How To Set Up Neutral Spine For Dressage Riders
In this article I discuss neutral spine for dressage riders and why it’s important to understand. Learn what neutral spine means and how you can master it yourself.
Understanding neutral spine and perfecting your dressage posture when your in the saddle is not just about creating a pretty picture. Creating a neutral spine is about creating proper alignment so you can move freely with your horse without inflicting undue wear and tear on your joints.
A neutral spine for dressage is vital for you to have proper biomechanics when you ride. This means all your ligaments and joints can be inline so your body can work efficiently at absorbing the horse’s movement. Without a neutral spine, you create areas which are more susceptible to injury due to the sheer force of the movement underneath you.
If your spine is in a poor position you can’t create a safe and strong position to stabilize hips and pelvis, therefore, affecting how your body moves with the horse. This then shuts down the chance of your horse being able to swing and move efficiently from the hind legs through to the front.
Generating a neutral spine with this exercise
To protect and support your body, it’s important we stack your spine up so your body can work optimally. In doing so, you’ll be more stable and more functional. As a rider, this will result in a better connection with your horse as you’re both able to move more freely without being blocked.
In this video above, I demonstrate how you can easily work on generating a neutral spine in a matter of minutes.
Firstly, get yourself a mirror or a reflective surface such as a window, so you can view your posture as you do this exercise.
Position your hands parallel with each other: one at the base of your rib cage, just under your bra line, and the other at your pubic bone. You’ll notice that the parallel position of your hands depends on your posture. Lean too far back with your shoulders back or hunch too far forward and your alignment is compromised.
The key is to consciously stack your hands parallel to each other. When they are even, you’re able to close the gap between your rib cage and your hip bone so your abdominal area is braced.
Bracing your mid-section is vital to protect your spine and maintain its stability. If establishing a good lower abdominal connection is difficult for you, be sure to take a look at the video which focuses on engaging your lower abdominals.
Now, when we’re riding it’s important to keep our shoulders back. I like to think of it as putting a smile across my collar bone. So consciously think of spreading across and opening up your shoulders, while keeping your ribs down and stacked above your hips so that your spine maintains stability.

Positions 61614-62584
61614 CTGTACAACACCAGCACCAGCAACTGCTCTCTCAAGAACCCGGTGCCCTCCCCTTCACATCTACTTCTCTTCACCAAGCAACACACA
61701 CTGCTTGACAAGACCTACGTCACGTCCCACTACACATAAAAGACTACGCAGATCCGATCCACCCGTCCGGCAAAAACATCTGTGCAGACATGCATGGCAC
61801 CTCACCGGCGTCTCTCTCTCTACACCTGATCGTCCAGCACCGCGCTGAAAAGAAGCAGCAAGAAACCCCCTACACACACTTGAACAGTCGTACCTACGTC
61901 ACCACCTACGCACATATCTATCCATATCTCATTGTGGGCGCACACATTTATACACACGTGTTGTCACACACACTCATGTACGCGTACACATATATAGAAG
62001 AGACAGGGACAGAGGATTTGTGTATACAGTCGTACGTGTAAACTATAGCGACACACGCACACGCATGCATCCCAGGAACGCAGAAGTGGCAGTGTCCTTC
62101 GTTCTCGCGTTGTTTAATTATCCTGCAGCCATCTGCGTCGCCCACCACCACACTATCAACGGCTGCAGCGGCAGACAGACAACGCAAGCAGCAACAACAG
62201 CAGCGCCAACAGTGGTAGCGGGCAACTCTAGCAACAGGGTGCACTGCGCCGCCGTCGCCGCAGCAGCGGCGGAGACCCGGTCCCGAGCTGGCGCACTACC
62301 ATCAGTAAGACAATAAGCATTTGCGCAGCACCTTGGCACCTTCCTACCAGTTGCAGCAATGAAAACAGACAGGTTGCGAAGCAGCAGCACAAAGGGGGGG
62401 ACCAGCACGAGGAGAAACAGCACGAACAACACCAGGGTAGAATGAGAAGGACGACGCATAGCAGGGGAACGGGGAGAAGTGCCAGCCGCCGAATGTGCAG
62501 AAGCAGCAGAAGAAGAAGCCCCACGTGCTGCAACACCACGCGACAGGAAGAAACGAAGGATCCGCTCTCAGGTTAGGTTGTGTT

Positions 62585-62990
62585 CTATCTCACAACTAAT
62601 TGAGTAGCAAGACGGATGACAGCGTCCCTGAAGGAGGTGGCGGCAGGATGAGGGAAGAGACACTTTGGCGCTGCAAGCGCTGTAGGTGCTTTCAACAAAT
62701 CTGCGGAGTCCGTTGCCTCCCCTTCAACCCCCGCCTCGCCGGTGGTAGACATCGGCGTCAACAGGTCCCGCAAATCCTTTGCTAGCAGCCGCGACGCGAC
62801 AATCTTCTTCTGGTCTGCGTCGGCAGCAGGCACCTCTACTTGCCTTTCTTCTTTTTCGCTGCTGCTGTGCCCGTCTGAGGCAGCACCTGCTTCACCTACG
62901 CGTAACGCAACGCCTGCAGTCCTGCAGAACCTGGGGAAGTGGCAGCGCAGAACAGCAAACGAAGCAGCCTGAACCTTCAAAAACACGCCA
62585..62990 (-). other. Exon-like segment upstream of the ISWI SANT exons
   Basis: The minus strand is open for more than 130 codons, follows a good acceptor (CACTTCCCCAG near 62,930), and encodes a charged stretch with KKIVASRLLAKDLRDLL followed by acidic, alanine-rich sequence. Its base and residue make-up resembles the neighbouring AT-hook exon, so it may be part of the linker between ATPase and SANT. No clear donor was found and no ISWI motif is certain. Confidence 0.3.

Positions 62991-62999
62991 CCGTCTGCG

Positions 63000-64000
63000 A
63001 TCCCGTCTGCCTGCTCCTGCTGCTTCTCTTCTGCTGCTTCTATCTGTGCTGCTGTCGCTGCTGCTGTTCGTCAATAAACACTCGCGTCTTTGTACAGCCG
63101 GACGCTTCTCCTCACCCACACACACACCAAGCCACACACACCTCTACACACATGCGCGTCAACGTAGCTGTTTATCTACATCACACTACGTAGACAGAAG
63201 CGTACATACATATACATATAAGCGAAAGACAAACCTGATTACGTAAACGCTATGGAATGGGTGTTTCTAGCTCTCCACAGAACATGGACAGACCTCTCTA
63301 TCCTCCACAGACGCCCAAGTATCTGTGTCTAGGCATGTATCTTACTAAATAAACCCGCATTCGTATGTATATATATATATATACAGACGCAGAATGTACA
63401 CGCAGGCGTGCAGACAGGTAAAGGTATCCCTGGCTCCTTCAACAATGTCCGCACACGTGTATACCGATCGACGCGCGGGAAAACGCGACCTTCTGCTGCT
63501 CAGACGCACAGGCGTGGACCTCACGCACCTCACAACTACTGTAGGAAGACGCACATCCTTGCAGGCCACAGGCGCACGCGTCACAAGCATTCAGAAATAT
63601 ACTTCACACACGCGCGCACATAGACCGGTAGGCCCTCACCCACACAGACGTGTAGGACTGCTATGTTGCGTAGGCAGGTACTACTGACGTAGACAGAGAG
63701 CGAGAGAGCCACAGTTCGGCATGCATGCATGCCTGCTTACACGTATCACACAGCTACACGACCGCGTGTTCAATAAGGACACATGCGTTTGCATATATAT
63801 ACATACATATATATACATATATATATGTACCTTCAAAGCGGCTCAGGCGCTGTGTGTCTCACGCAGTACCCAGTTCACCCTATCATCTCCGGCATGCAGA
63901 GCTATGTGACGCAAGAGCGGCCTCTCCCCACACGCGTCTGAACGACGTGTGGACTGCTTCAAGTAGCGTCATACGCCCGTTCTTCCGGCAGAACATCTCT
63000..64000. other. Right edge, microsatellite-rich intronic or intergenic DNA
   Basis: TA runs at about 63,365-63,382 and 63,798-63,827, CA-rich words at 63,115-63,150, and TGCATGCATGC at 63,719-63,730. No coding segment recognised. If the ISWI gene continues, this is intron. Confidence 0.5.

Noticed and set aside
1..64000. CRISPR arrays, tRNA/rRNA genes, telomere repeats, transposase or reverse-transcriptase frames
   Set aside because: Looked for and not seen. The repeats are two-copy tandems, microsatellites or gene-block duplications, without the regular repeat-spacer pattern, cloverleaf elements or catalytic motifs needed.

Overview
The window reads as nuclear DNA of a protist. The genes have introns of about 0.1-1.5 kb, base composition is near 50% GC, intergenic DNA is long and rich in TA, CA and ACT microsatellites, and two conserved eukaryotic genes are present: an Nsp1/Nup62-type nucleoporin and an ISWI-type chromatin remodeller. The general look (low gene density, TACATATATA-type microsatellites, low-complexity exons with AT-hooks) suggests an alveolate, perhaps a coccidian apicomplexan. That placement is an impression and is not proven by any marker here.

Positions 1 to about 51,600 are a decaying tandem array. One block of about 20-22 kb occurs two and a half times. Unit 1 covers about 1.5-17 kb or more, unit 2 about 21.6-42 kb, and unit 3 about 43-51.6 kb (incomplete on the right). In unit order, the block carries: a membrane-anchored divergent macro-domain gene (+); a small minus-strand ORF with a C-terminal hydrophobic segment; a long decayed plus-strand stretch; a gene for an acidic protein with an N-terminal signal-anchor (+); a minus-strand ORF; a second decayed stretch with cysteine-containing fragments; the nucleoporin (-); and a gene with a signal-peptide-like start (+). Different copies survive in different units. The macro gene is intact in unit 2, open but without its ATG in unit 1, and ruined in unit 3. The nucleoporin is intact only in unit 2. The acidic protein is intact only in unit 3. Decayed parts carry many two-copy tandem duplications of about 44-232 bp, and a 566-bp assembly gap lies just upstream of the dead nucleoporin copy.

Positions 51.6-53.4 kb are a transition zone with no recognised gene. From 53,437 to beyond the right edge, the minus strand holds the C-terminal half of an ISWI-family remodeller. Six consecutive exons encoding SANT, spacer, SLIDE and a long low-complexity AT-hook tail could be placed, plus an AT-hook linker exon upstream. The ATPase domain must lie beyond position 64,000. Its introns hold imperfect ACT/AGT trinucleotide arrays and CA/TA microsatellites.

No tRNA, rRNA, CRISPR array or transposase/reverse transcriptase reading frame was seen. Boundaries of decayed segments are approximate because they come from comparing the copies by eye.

Another way to help you stack your spine is with this visualisation. Picture two water bowls: one wrapping around your ribs, and the other wrapping around your hips. So as not to spill the water, you want these two bowls to be stacked evenly above on another.
The more you practice this posture in front of a mirror, the more natural and familiar it will feel to you. Creating a neutral spine isn’t just reserved for when you’re riding. You should maintain this posture when you’re working around your horse, like lifting bails and feed, to give your spine the greatest protection possible. Even when you’re sitting in your office on your chair or while you’re driving your car; consciously stack your spine and create a neutral posture.
Once you understand the feeling of having your body stacked neutrally, you can then apply it when you’re on the saddle. You’ll notice this will help correct your arch if you tend to lean back or hunch if you find yourself leaning forward as you ride.
Creating better body awareness is so powerful when you are riding. Knowing where you are in the space and how your body is positioned will help you improve as a rider.
Now each of these steps are vital in order for you to set up a solid and strong neutral spine for dressage. Practice these on and off the horse and make it part of your daily routine. When you are driving, sitting at your desk and doing a workout, this neutral spine should be carried with you.
The more you do this, the more second nature it will become and the better your riding will be as a result.
So there you have it, hopefully now you understand why neutral spine for dressage riders is so important and you can now practice this throughout your day, so that when you come to ride, its second nature.
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If you want more articles on your dressage posture and alignment, check these ones out.